Published online by Cambridge University Press: 13 August 2020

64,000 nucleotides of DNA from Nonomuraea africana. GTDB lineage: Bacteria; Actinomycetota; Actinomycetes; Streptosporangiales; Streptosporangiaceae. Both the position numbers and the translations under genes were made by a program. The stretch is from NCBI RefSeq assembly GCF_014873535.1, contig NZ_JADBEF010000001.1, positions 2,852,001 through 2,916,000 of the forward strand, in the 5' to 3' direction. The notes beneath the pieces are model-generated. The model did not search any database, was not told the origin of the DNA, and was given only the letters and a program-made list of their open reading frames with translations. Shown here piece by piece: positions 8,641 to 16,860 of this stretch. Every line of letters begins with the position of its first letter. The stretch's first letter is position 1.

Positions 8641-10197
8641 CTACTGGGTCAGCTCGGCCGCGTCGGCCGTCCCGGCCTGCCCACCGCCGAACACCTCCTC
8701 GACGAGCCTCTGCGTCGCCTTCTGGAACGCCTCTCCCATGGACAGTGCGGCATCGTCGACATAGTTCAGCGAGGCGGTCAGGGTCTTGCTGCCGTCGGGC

In the Great Recession, sovereign bailouts were deemed necessary to alleviate the stress of indebted countries. These bailouts contained some of the most contentious policies, including austerity, structural reforms, and privatizations that triggered sharp bursts of protest during the Great Recession. In this chapter, we examine the impact of those particular political events on protest within this period, aiming to assess their impact and explore the mechanisms through which they operate on protest behavior. We observe that bailouts had a strong effect on protest, but in a mostly regional pattern, as they were accompanied by massive and frequent demonstrations only in southern Europe but not in eastern Europe. We also try to see whether the effect of bailouts can be explained by a deterioration of economic sentiment, but we find that their effect on protest remains even when accounting for such a decline in prospects. The chapter then shows that bailouts, ceteris paribus, were also much more contested than non-supranational austerity packages. Overall, bailouts have a strong effect on protest, but the regional pattern suggests that this is stronger where possibilities of alternative institutional political representation were available, as in the case of Greece which is examined more closely.